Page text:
I received this message from Greenpeace in my mailbox the other day and felt like sharing it with the likes of you:
Today I’m writing to you about the Fukushima nuclear disaster because I need your support. First, try to imagine being forced to abandon your home so quickly that you cannot even return to warn your neighbours and friends to evacuate. Then imagine being told you may not be able to live in your home again for decades. It is too dangerous, there is too much radiation. That is what happened to some 160,000 people because of the Fukushima nuclear disaster. For the past two years these people have lived in limbo: not able to return, not able to start a new life, bearing the burden of the nuclear industry’s disaster which the Red Cross calls an “ongoing humanitarian crisis”.
You may never have heard of General Electric, Hitachi and Toshiba’s connection to this disaster. But these three famous companies were closely involved in the design, construction and servicing of the Fukushima nuclear reactors, which experienced multiple failures and three full meltdowns almost two years ago.
Then these companies walked away from the disaster without being held accountable, including without paying any of the cost – estimated at 250 billion US dollars.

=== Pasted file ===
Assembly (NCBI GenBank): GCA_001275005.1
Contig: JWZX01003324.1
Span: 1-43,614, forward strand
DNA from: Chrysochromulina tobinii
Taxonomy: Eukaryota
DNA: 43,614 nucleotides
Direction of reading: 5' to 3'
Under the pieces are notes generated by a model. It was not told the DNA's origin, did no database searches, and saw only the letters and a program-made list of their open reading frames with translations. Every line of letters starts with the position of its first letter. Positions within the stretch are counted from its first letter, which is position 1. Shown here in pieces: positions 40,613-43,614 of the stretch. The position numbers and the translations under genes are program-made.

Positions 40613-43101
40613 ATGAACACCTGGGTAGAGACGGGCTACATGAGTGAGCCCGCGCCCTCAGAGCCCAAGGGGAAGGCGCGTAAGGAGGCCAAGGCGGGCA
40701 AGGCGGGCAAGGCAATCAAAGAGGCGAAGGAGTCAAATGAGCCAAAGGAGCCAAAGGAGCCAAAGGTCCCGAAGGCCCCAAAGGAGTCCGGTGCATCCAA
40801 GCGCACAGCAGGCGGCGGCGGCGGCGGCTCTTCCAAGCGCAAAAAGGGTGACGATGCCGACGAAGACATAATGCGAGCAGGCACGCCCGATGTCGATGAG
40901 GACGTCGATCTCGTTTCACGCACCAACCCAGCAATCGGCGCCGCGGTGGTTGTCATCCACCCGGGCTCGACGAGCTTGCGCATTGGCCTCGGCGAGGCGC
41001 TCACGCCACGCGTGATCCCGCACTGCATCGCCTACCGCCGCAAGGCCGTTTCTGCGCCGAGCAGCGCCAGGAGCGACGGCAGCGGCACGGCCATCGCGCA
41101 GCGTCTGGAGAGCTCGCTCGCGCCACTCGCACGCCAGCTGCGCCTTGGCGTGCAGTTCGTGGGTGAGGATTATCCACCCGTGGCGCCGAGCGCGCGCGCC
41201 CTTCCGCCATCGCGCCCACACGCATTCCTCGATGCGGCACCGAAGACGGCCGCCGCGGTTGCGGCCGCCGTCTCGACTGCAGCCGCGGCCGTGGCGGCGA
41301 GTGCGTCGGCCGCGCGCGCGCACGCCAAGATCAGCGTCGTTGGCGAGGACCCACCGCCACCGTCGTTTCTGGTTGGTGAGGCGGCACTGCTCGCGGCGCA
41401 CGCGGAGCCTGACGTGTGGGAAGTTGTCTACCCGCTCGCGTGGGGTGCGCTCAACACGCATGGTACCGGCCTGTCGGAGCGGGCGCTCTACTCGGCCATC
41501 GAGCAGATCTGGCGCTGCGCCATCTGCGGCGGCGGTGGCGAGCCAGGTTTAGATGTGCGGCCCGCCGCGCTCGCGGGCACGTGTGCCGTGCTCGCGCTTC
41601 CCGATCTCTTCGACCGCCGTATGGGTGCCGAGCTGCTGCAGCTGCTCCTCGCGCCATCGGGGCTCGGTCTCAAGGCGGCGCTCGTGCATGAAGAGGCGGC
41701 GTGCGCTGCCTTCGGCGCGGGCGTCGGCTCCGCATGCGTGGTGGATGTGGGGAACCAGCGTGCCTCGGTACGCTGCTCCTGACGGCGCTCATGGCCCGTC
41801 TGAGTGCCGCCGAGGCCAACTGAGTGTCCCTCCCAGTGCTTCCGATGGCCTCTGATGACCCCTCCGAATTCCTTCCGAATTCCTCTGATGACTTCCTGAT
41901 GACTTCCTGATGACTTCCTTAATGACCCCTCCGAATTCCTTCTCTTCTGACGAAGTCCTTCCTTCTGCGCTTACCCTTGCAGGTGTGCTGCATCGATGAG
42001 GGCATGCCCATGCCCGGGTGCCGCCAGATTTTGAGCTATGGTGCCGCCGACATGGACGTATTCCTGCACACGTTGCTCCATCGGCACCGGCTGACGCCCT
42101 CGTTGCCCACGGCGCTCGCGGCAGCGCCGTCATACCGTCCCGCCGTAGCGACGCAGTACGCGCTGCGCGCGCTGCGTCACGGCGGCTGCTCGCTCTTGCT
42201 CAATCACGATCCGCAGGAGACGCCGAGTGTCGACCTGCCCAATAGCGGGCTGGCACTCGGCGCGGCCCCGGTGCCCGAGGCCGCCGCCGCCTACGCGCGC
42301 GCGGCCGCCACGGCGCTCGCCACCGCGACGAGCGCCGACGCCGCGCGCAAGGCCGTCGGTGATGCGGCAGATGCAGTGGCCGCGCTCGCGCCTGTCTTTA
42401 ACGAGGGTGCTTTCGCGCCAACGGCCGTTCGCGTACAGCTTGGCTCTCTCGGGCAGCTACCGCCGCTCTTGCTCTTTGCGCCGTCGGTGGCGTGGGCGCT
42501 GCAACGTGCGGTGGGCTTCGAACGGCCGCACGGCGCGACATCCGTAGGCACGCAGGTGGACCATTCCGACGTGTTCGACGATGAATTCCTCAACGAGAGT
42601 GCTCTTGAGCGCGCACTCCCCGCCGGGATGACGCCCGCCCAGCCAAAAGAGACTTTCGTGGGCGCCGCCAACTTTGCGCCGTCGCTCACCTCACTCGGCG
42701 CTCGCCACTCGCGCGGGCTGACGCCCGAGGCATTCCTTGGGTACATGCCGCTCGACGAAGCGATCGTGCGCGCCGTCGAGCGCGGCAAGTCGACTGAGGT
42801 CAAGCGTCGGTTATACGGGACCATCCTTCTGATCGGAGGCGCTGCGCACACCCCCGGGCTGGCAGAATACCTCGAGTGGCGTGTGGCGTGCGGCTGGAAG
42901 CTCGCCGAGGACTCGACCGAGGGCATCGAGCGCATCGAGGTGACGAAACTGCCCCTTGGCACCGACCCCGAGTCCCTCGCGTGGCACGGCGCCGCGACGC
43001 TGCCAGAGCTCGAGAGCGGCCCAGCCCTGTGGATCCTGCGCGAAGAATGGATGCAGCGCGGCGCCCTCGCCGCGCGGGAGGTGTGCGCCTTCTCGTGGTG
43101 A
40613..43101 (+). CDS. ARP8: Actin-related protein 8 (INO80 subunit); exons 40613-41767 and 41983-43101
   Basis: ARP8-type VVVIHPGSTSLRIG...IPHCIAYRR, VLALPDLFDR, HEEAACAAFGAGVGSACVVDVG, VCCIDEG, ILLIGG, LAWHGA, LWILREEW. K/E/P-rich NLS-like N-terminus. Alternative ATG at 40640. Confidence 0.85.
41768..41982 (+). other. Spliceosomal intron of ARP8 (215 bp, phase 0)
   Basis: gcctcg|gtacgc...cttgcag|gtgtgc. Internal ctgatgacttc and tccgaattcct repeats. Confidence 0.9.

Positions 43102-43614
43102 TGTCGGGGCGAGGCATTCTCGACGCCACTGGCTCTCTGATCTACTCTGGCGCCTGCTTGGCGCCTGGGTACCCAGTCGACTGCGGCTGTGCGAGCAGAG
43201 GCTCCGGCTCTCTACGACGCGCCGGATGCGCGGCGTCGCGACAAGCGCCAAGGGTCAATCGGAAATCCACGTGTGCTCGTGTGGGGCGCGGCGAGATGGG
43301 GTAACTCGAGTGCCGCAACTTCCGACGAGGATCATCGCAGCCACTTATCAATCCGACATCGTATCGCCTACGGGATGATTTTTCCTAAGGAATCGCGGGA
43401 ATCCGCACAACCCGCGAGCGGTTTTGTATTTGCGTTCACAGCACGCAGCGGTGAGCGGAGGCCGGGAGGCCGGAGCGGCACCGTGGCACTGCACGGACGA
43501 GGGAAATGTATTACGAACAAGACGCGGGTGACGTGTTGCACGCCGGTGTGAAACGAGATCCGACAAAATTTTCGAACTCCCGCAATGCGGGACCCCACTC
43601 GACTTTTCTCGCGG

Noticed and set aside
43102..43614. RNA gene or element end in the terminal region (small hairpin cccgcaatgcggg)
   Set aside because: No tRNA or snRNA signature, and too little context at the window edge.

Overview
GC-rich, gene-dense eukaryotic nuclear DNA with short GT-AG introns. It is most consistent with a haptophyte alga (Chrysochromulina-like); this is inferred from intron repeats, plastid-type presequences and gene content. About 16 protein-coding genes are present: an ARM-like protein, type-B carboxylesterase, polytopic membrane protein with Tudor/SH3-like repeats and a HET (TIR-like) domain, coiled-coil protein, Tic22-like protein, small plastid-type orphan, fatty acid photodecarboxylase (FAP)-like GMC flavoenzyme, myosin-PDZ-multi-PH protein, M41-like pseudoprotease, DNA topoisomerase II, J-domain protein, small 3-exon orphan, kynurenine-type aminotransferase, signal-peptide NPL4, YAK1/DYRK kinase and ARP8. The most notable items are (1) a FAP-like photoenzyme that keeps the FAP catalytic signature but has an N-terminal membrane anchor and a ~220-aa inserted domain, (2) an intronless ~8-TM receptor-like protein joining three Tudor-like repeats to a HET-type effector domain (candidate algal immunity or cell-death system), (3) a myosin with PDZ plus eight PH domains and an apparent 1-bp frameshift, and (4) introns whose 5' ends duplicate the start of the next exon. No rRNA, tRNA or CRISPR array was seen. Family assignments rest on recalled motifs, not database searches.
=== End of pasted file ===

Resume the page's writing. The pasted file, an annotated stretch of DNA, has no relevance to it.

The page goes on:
General Electric, Hitachi and Toshiba are nuclear supplier companies who have left the Japanese people, especially the victims of Fukushima, to bear the burden of this nuclear disaster. In comparison with the zero dollars these companies have paid, the Japanese people have already paid 43.7 billion US dollars worth of public money.
The nuclear industry profits while creating huge nuclear risk, but people pay the price for this risk. This is partly because of flawed nuclear liability laws which prioritise the profits of the industry over the health and safety of the public by exempting nuclear supplier companies from paying for nuclear disasters. The situation in Japan is not an exception, nuclear liability laws are like this in most countries. The nuclear industry needs to be accountable just like any other industry in the world. The solution is simple “The polluter must pay.”